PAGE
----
The Flitwick club is a members only social club in Flitwick, which is near where I live. I am infact a member of this club, however you did not need to be last weekend because for two days it was open to the public to allow entry to its beer festival. It was the first beer festival at the club and they have started out small. In fact the choice was only ten beers and two ciders.

image The beers which were available were Hogg’s Back’s  HBB, W.J King’s Horsham Best, Long Man’s Long Blonde,Long Man’s Best Bitter,Skinner’s Betty Stoggs, Otter’s Amber,Hogg’s Back’s T.E.A, Exmoor’s Wild Cat, Exmoor’s Gold and Adnam’s Ghost Ship. The two ciders available were Weston’s First Quality Cider and Thatcher’s Cheddar Valley. On top of this the standard bar which is always at the club has two constantly rotating real ales, while the festival was on there was Jennings‘ Little Gem and St Austell’s Tribute. Not a huge choice, and some of the beers I have had before, but that’s not a bad thing. I personally would have liked to have a darker beer, a mild or a porter perhaps, but it wasn’t the end of the world.

The small number of beers there meant that I got to try everything which was on offer. I had planned to go down for a little while but as a friend said to me a few days later “Stay for a bit?!?!?!? Looke, You never left all day”. Yeah, oops.

image I first arrived just after lunchtime with Darren. We sat down for a few halves, during which time I realised that perhaps my drinking in this town was getting a bit too much. Myself and Darren were sitting at a table with our drinks, paying no attention to the others at the bar when a gentleman in his thirties approached us. In his hand he had a half of what was clearly cheddar valley cider (if you’ve ever seen it you’ll know what I mean, the colour is extraordinary) and in his other he had another glass with a taster in it of the same. “Excuse me, are you the cider drinker”. I looked at my glass and the Adnams Ghost Ship that was in it. I tried to think of something witty to say but ended up saying “errrr… I do drink cider, yes”. The man handed me the taster and asked me if it was “alright”, I explained that it was the dry version of Cheddar Valley and so unlike most commercial cider isn’t sweet and can indeed taste like it did. The man thanked me and left us to continue our drinks. I couldn’t help but think over his choice of words though “the cider drinker”. I didn’t think I drunk that much cider these days but clearly I’ve started to gain a reputation. I know I have had Cheddar valley before , but I’m not sure if that it is a good thing or not.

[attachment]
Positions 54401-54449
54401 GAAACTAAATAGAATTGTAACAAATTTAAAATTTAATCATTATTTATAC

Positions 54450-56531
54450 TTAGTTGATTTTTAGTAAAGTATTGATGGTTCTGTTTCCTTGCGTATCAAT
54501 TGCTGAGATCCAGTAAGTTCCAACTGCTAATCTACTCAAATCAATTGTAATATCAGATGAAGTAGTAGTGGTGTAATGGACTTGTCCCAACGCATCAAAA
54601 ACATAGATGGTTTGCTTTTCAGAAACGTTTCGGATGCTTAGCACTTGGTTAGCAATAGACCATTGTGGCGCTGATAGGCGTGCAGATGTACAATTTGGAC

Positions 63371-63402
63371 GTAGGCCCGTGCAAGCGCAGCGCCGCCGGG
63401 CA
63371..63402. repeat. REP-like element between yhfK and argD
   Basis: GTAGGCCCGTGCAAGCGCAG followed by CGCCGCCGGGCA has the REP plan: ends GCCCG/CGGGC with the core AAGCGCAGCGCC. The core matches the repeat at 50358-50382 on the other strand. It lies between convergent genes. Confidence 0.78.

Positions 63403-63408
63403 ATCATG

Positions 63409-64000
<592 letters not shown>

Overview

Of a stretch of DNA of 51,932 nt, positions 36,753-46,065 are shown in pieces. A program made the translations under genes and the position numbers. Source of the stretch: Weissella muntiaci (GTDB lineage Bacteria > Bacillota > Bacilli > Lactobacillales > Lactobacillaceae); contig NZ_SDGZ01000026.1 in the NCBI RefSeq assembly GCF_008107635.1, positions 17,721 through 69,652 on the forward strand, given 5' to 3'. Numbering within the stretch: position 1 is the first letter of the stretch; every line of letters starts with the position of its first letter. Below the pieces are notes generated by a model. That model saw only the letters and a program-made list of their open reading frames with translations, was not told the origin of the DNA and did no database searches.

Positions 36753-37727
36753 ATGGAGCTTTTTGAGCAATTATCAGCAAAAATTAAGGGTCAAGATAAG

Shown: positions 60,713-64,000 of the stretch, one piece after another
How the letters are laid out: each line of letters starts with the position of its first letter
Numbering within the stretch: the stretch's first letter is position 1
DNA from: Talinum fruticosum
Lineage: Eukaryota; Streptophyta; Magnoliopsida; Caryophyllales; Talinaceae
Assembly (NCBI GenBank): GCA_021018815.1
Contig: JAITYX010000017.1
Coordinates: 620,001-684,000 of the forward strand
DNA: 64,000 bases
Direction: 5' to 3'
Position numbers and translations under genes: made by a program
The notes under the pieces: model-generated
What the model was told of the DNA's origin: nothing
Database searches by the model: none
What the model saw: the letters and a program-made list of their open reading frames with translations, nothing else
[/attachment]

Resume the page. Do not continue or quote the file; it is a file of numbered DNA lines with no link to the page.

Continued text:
On the whole I would say that Flitwick beer festival was very good for a small event. I even overcame my trepidation about Betty Stoggs, which I now can only conclude was off at every other pub I’ve drunk it in and is actually rather fine. All the beers were in good condition and all were very good choices to stock. Hopefully they will build on this for next year, can’t wait.

The session. Once a month beer bloggers from around the world take five minutes to all discuss a particular topic. This month, the topic is novelty beers. It was suggested by this months host, Tiffany from 99 Pours. The following quote sums up the brief for this month:

“What novelty beer comes to mind when you think: Is this beer just to strange to stay around? Why in the world would they choose ingredients most beer drinkers have never heard of …what the heck is a qatar fruit? If it’s okay for beer to taste like tea or coffee, why not pizza? If wild yeasts are allowed to ferment beer, then why not beard yeast? If oysters, why not bacon? If pumpkin’s good enough for pie, why not beer? Since hops are flowers, why not brew with actual flowers?”